The Rape of Berlin: Red Army atrocities in 1945

The Rape of Berlin: Red Army atrocities in 1945

On the outskirts of Berlin in Treptower Park stands a dramatic 12 metre high statue. It depicts a Soviet soldier brandishing a sword in one hand and clutching a young German girl in the other, as he stands victoriously on a broken swastika.

The statue stands over a mass grave, the final resting place for 5,000 of the Soviet troops who fell in the Battle of Berlin between 16th April 16th and May 2nd 1945.

It is known locally as The Tomb of the Unknown Rapist.

The number of rapes perpetrated by Soviet soldiers is uncertain as many went unreported: some due to fear of the stigma attached to being a victim, many because the victims lay dead.

The most often quoted figures are for 100,000 women in Berlin and two million on German territory as a whole; statistics that have been extrapolated from the scant surviving medical records housed in the State Archive.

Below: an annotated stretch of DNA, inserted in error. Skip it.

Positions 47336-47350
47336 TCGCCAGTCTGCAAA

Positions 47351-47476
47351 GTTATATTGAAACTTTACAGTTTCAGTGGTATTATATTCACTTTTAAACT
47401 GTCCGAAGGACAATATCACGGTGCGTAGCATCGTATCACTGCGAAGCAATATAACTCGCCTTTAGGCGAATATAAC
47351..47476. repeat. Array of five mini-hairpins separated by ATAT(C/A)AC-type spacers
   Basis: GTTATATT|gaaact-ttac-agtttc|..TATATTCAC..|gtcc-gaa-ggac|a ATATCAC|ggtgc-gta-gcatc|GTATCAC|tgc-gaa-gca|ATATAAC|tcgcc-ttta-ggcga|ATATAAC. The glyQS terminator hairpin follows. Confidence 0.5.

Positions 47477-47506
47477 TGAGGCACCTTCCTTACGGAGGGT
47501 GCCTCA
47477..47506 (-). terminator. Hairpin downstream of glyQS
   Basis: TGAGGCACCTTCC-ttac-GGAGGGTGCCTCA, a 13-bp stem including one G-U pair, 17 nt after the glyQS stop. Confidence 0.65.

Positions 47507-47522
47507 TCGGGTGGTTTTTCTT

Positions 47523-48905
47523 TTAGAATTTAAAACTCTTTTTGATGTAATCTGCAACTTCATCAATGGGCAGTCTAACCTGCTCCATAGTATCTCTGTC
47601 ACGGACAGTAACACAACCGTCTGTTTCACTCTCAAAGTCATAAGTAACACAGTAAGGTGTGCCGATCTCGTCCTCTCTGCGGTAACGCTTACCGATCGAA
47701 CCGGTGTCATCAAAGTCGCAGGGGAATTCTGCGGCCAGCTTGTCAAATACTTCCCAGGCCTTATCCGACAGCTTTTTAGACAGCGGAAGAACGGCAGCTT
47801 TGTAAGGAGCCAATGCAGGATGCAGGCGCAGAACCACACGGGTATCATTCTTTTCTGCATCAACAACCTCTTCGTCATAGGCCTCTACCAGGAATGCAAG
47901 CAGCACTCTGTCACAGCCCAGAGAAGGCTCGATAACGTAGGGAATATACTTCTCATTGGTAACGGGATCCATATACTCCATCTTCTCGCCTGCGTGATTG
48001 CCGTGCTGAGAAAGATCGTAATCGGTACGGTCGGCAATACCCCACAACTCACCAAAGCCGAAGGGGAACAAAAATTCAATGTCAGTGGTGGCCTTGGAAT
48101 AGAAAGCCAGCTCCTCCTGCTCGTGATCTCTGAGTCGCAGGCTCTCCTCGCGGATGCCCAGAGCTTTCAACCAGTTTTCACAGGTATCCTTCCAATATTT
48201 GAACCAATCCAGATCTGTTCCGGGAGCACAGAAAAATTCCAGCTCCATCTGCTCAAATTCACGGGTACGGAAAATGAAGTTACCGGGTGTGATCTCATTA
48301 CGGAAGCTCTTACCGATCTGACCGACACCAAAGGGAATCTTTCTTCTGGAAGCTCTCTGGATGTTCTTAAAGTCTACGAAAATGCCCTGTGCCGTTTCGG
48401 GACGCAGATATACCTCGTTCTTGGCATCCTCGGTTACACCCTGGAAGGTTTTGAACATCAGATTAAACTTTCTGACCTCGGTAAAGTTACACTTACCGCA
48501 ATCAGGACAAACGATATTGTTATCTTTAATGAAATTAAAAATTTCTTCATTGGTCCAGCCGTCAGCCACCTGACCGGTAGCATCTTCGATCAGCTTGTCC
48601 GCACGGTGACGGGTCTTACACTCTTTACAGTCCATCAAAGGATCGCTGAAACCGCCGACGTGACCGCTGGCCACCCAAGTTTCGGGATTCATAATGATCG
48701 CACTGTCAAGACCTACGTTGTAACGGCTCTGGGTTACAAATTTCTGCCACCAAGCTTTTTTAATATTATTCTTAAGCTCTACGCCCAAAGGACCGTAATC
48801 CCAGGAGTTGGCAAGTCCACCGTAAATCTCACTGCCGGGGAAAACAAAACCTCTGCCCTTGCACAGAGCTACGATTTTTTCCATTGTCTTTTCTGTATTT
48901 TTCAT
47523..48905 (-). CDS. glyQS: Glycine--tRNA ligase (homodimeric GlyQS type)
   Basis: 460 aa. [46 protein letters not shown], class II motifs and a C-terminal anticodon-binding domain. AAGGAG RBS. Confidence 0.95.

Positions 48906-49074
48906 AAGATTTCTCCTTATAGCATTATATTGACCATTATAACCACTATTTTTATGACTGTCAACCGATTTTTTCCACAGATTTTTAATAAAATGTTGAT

Between June 7th 1945 and June 17th 1946, 996 such requests were approved in Neukölln alone.

“Beria and Stalin, back in Moscow, knew perfectly well what was going on from a number of detailed reports. One stated that ‘many Germans declare that all German women in East Prussia who stayed behind were raped by Red Army soldiers’. Numerous examples of gang rape were given – ‘girls under 18 and old women included’.” – Antony Beevor, Berlin: The Downfall 1945 (Viking Penguin, 2012).

For Russian historians today, in the context of Vladimir Putin’s rewriting of Soviet history and his constant propagandising, it is becoming increasingly difficult to examine the events of 1945.

Vera Dubina, a young historian at the University of Humanities in Moscow, wrote a paper on the subject but struggled to get it published.


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